Strengths:

  • Velcro hands. I don't think he's ever dropped anything in his entire life.
  • Plays much bigger than his size. Good leaping ability and wins on contested throws; uses strong hands to pluck the ball out of the air consistently.
  • Very strong receiver. Does a nice job of boxing out defenders, as well as freeing himself from press at the line of scrimmage.
  • Runs crisp routes for the most part and knows the full route tree; has a knack for finding holes in zone-coverage.
  • Good YAC ability.

Weaknesses:

  • Lacks desired height and length for an outside receiver.
  • Good, but not great athlete. Probably not going to top any workout lists at the combine.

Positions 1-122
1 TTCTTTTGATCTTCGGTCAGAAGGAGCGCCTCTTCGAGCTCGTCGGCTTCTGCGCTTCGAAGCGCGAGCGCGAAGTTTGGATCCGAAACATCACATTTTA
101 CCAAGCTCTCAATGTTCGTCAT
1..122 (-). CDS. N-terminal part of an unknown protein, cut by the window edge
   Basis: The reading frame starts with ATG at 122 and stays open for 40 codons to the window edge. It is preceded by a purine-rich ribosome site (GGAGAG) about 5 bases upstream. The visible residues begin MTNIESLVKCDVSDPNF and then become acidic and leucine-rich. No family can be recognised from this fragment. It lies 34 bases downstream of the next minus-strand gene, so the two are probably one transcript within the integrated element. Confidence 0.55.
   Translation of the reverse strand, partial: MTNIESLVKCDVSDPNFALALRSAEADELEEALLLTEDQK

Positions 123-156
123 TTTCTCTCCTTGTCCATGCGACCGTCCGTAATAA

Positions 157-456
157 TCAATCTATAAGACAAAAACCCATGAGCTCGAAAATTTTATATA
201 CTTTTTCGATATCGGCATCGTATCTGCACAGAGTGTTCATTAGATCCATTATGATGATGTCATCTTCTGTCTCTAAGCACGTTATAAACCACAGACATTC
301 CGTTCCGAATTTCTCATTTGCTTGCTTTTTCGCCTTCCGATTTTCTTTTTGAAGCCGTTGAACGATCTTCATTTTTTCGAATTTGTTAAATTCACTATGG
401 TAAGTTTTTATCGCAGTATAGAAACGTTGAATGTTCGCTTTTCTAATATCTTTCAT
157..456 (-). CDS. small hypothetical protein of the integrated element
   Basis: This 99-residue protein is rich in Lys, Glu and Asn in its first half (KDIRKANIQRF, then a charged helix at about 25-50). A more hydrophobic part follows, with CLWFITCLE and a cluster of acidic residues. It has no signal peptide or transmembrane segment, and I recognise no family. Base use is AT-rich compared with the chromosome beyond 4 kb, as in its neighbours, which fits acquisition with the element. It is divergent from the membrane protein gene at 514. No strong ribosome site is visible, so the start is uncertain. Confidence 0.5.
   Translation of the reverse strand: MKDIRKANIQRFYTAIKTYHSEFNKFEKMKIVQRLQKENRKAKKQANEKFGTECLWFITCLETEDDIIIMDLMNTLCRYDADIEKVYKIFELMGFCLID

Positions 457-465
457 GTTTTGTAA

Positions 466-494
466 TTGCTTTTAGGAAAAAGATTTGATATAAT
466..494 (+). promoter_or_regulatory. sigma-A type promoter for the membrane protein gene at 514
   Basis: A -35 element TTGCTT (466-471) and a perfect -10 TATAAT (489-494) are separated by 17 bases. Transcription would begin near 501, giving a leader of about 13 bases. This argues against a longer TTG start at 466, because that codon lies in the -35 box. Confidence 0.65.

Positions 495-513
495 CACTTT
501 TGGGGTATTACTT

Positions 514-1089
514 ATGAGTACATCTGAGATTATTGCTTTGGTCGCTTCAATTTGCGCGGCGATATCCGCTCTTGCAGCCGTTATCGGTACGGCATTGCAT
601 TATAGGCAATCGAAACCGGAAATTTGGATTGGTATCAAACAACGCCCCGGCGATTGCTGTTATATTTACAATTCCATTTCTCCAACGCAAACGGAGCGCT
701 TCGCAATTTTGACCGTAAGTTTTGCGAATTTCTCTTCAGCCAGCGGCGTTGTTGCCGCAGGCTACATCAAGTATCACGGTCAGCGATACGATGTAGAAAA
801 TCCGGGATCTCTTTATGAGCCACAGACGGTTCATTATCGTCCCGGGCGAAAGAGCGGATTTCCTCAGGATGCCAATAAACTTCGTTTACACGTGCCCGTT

• Can refine his route-running, especially when selling shorter routes.
  • Arrested and charged for simple assault in domestic violence incident back in September of 2015. Was suspended indefinitely, but had suspension lifted after victim dropped charges. My sources tell me that Carroo was innocent, but if things don't check out for him, he may not be on the Lions' radar with Bob Quinn cracking down on domestic violence.
Bonus highlight:

Carroo may have the best hands in this year's class.

De'Runnya Wilson (Mississippi State)
6-foot-4, 215 pounds (Junior)

I'm admittedly not a fan of this new "tall, big and slow" trend of wide receivers that's coming out of the woodworks (i.e. Kelvin Benjamin, Devin Funchess). De'Runnya Wilson is different to me. First, unlike KB and Funchess, he has hands attached to his wrist. Second, my gut tells me Wilson will test even better than those two. You can count me as a fan of his.

Strengths:

  • He looks the part of today's new breed of larger WRs. Large catch radius with good body control and legitimate redzone threat.